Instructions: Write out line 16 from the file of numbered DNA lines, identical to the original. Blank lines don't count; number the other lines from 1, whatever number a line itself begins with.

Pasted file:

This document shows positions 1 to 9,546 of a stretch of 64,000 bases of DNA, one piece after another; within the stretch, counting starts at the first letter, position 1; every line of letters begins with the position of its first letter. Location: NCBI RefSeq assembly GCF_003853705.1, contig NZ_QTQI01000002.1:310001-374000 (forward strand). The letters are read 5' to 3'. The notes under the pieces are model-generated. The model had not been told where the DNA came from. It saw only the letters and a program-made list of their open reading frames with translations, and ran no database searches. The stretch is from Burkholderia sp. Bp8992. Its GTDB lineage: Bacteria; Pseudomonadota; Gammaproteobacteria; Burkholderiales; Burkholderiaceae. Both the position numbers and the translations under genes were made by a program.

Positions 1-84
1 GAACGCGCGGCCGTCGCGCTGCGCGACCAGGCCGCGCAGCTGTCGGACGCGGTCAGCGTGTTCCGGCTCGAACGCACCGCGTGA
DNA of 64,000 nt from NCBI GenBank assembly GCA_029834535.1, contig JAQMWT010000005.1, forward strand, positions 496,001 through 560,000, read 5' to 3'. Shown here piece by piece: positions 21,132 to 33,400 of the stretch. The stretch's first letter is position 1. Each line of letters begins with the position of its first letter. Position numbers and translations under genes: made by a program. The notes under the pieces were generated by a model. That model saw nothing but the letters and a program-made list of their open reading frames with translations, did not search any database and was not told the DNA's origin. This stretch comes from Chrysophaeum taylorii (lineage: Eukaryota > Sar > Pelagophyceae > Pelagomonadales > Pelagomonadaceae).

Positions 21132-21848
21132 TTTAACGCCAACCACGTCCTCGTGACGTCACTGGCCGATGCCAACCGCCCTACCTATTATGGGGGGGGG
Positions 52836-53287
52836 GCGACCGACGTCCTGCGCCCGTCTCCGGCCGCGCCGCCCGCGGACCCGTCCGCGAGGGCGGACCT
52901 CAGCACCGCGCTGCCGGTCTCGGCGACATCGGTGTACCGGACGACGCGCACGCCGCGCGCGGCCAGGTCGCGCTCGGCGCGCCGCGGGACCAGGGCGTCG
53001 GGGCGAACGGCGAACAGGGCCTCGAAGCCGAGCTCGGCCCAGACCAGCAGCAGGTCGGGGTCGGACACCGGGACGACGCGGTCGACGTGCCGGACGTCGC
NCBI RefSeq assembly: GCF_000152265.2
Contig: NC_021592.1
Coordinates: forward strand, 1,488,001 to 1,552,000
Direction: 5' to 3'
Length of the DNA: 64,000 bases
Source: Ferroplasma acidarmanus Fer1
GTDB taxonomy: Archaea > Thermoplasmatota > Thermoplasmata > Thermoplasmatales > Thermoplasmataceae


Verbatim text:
Source: Ferroplasma acidarmanus Fer1